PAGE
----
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Relevance to Humans and Ecosystems

Benefits

Fishery

The spiny lobster fishery is one of the most important in the region.At its peak from 1987 to 1997 about 34 metric tons were caught yearly, worth over US$300,000 to the fishermen. In the last decade catches have declined by 55% because of intensive fishing and change in habitat.
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Commercially important. Fisheries Importance:The statewide commercial catch of spiny lobsters is the second most valuable Florida shell fishery, second only to shrimp. Since 1970, the commercial catch has ranged without trend between 4.3 million - 7.9 million pounds per year (Muller 2003). Between 1987 - 2001, the commercial harvest of Panulirus argus in Florida totaled 94.6 million pounds, and was valued at $365.3 million. Most landings occur on the Gulf coast and in Monroe and Dade counties on the East coast. Generally less than 1.5 million pounds of spiny lobsters are landed outside the vicinity of the Florida Keys each year (Muller 2003), and this is reflected in the relatively low annual value of the spiny lobster catch to IRL counties. Commercial lobstermen using traps account for approximately 80% of the total catch, with recreational divers harvesting 20%. The 5 county area encompassing the IRL (Volusia, Brevard, Indian River, St. Lucie and Martin Counties) accounted for 607,890 pound of the commercial harvest, which had a value of $2.3 million. This ranks the spiny lobster twenty-third in commercial value to IRL counties, and forty-fourth in pounds harvested. Figure 1 below shows the dollar value of the spiny lobster commercial fishery to IRL counties by year. The fishery ranged in value from a high of $260,838 in 2001, to a low of $68,113 in 1988. Brevard County accounted for the largest share of the catch at 53.3%, followed distantly by Martin (15.3%), St. Lucie (13.3%),Volusia (13.2%) and Indian River(4.9%) Counties. Recreational Fishery: Beginning in 1991, the Florida Fish and Wildlife Conservation Commission began utilizing mail surveys to estimate the recreational harvests of spiny lobster by recreational fishers during the 2-day mid-summer sport season, and the regular season, which opens in early August and runs through late March. In a typical year, the recreational harvest of spiny lobsters averages 20 - 22% of the commercial catch with approximately 2 million pounds of lobster harvested (Eaken 2001). Harvest regulations for spiny lobsters state the carapace must be longer than 3 inches as measured from the groove between eyes to the end of carapace. Recreational harvesting requires a saltwater fishing license. Recreational anglers must measure lobsters in the water and immediately release undersized animals and females with eggs. The bag limit in most areas is 6 lobsters per person per day.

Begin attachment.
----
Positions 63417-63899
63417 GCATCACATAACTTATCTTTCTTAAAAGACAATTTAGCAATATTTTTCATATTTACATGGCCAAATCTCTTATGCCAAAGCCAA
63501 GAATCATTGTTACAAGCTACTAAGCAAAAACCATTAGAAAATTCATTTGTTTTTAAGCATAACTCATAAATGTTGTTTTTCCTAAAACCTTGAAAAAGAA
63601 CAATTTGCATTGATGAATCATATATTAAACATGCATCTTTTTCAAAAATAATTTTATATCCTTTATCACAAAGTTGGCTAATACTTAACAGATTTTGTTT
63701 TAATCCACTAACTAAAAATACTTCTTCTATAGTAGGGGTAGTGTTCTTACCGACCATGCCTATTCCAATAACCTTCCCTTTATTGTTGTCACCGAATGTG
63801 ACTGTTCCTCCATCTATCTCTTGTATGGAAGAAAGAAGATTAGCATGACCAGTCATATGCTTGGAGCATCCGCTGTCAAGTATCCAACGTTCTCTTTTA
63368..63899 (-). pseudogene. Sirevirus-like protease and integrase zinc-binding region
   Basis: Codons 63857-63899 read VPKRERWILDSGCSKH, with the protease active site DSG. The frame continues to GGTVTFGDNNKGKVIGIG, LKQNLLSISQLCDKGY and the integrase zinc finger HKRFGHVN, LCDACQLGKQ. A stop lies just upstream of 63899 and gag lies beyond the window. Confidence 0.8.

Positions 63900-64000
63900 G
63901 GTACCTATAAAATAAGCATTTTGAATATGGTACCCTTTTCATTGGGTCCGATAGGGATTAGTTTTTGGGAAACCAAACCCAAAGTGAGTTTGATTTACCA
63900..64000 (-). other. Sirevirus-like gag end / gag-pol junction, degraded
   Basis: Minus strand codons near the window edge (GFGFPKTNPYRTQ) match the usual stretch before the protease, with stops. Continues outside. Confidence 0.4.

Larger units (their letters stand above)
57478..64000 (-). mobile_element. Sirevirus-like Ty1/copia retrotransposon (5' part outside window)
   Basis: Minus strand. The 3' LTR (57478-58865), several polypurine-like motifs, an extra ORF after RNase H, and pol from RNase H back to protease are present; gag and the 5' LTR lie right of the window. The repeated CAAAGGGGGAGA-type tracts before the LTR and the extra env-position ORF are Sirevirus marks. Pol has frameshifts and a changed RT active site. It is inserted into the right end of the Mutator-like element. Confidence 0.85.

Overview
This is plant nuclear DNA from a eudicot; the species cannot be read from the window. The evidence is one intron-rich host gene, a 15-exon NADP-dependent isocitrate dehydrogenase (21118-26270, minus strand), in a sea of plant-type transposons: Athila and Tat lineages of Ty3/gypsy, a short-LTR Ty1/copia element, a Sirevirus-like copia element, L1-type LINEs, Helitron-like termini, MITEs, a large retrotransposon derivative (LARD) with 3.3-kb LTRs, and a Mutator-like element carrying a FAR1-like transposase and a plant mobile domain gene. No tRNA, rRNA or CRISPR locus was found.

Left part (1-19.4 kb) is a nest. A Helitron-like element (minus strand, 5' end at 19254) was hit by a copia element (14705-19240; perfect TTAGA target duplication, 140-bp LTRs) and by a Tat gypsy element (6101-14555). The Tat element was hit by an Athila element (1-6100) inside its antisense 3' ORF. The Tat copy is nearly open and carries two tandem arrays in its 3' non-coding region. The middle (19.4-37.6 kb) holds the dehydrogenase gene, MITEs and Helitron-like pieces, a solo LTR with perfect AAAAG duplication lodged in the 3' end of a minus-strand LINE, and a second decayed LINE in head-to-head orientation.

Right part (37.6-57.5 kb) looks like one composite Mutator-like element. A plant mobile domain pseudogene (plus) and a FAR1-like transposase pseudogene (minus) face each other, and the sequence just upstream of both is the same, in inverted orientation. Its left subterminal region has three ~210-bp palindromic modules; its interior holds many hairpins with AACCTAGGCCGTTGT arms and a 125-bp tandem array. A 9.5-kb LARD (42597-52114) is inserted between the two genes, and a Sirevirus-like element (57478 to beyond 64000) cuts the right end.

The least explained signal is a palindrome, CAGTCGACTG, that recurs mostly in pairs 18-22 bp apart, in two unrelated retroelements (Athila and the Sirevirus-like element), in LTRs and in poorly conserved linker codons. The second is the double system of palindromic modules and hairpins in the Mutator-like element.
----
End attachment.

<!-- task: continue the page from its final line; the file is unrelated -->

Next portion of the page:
• Ache, B.W., and D.L. Macmillian. 1980. Neurobiology. Pages 215-268 in J.S. Cobb and B.F. Phillips, eds. The Biology and Management of Lobsters, Vol. 1. Academic Press, New York.
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  • Aiken, D.E. 1980. Molting and growth. Pages 91-147 in J.S. Cobb and B.F. Phillips, eds. The Biology and Management of Lobsters, Vol. 1. Academic Press, New York.
  • Berry, P.F., and M.J. Smale. 1980. An estimate of production and consumption rates in the spiny lobster Panulirus homarus on a shallow littoral reef off the Natal coast, South Africa. Mar. Ecol. Prog. Ser. 2:337-343.
  • Bos, A.R., S. Clark and S. Gore. 2003. Preliminary observations on habitat use of juvenile Caribbean spiny lobster (Panulirus argus) in South Caicos, Turks & Caicos Islands. Proceedings of the Gulf and Caribbean Fisheries Institute 54:230-240.
  • Buesa, R.J. 1979. Oxygen consumption of two tropical spiny lobsters, Panulirus argus (Latreille) and P. guttatus (Latreille) (Decapoda, Palinuridae). Crustaceana 36:100-107.